1. Take time to be by yourself and work out what you really want from life, says De Angelis. Ask yourself some simple home truths:

* Am I happy? What would make me happy?
* What do I need to do in my life to be free?
* What parts of myself, both in the past and the present, have I hidden from others for fear they would disapprove of me? What parts do I bury even from myself?
* What are my values and beliefs? If I lived them 100% how would that look in my life? How would the people close to me react?
* Am I living where and how I want to live or where and how someone else wants me to live? What would I have to change to have my lifestyle congruous with my desires?

2. Concentrate on your feelings, says Fiona Arrigo. “You have to go through a very honest self-evaluation of what makes you feel good in the world – from what hours you keep, to what food you eat to what music you like.”
Don’t live your life by rules and regulations, she continues. “What was good for you last week or last year may not be good for you now. You need to have the courage to live for you – to be true to your self, not to your boss, not to your lover, not to your image. But, above all, be gentle with yourself. This is a very deep process and shouldn’t be seen as yet another task to get through.”

3. Both De Angelis and Arrigo suggest active forms of meditation to get into real moments. “Just breathing consciously, following your breath in and out, brings you right into the present,” says Arrigo. De Angelis agrees and incorporates breathing in her “Right Now” meditation. Whatever you are doing, whether it is writing a report or lazing in the garden, making love or cooking a curry concentrate on what you are actually doing. Say to yourself, “Right now I am lying underneath the trees…right now I am listening to the birds…right now I am breathing deeply….right now I am stretching..” Take deep relaxing breaths between each “right now”. Keep going for about five minutes for best benefits and practice this at least once a day. Always end with the phrase “Right now, I am right here, right now.”

3. Keep a journal or diary – not of events but of your feelings, your observations, any “real moments.” You don’t have to write every day but make sure you are honest and record your thoughts without censorship. As De Angelis says, “The more you put your attention on real moments you’ve just experienced, the more of them you will recognise the next time.”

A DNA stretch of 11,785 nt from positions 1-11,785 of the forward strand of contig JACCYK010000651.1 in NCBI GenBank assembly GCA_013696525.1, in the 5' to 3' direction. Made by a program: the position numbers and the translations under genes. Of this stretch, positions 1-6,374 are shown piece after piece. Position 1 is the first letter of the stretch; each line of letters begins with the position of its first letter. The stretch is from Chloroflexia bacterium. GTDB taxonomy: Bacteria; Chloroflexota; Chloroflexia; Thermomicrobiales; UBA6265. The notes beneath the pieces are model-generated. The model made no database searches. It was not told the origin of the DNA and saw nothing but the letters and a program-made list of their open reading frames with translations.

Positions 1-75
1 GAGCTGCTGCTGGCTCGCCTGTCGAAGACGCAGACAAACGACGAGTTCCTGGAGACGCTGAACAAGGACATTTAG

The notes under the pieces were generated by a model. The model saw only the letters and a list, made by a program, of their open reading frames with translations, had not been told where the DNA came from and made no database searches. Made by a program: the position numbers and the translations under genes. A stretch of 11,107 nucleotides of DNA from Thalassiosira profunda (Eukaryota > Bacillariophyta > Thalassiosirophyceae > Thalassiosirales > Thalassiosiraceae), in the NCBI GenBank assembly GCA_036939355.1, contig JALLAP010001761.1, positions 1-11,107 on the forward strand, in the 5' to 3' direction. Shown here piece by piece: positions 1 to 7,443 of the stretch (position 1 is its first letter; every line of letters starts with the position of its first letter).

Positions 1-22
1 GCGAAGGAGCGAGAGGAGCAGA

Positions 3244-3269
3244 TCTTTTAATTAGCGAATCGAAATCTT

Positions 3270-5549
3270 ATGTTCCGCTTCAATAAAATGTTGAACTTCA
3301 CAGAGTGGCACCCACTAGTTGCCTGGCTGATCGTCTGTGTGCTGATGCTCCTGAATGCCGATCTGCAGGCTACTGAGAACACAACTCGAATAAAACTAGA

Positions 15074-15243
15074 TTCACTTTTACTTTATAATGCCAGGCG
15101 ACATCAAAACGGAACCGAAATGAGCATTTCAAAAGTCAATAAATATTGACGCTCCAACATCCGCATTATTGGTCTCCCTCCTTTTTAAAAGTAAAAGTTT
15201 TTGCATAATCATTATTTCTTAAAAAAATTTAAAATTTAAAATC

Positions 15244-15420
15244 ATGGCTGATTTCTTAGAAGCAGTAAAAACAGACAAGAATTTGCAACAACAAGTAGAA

You don’t need to chuck in your job in order to find happiness. However you might need to change your attitude. “What you do as a job isn’t as important as how you do it,” says De Angelis, “if you do it with caring, if you do it with commitment, then it will be a good way to earn your living.”

She’s right. A friend and I once had jobs selling tickets for shows at Earls Court. It was pretty mindless and most of our fellow ticket vendors had faces like hatchets. We, however, set ourselves a challenge to see how fast we could clear the queues and how many punters we could get to smile at us. The job became enthralling; the hours raced by and our co-workers were stunned at how many people we had served -and how many had asked us out! Arrigo agrees: “Whatever you are doing, whether it is mopping a floor, working in a bank or running ICI is truly what you are supposed to be doing at that moment. If you’re always thinking ‘I should get a promotion; I should be a therapist; I should marry a millionaire’ you will always postpone happiness. Be aware, accept life and flow with it.”

Whatever happened to the equation love equals happiness? De Angelis says we need to make time to have real moments with our partners: “Set your alarm clock to go off ten minutes earlier so you can have a cuddle,” she says, “Meet for a picnic lunch in the park; take a silent walk holding hands or sit together on the sofa in candlelight; turn off the television, start talking and see what happens; share your deepest fears and your wildest dreams.”
Arrigo thinks these are sweet ideas but feels the whole issue of happiness in relationships revolves around daily commitment. She warns that we are always trying to change our lovers. Once again we’re off in Neverland imagining he will one day transform from Mr Average into a suave superhero who is lean and tough and caring and sharing all at the same time. “You have to get back into the moment,” says Arrigo, “choose to be where you are every minute, accept that and give your whole being to the person and the moment.” In other words, look for the good bits rather than pouncing in on the bad.

De Angelis says that we women, in particular, are chucking away our happiness in modern society. “We are too self-sacrificing,” she says, “we need to create a day, an hour, even five minutes, when we give to ourselves only and not to anyone else.”
She suggests we seek solitude. “Take a walk in a quiet place, keep a journal where only your voice has a say. Or give birth to something, anything: a cake, a letter to a friend, an innovative idea at work, a garden.”

Fiona Arrigo persuades people to start to pamper themselves. “Take a long luxurious bath; go for a gentle walk; curl up with a book; sleep; do nothing,” she advises, “People always say there isn’t time to have a massage or sit and talk but we can create the time because we are in charge of ourselves.”

Happiness, say De Angelis and Arrigo, is basically a choice. Look at the world with jaundiced, jaded, cynical eyes and it will irritate the hell out of you. You will always be yearning for a future life of impossible perfection. However try shifting your perspective and see the beauty in small things, the joy in other people and the world will suddenly seem a brighter place. Who knows, you might even find you’re happier than you think.

A version of this feature first appeared in New Woman magazine.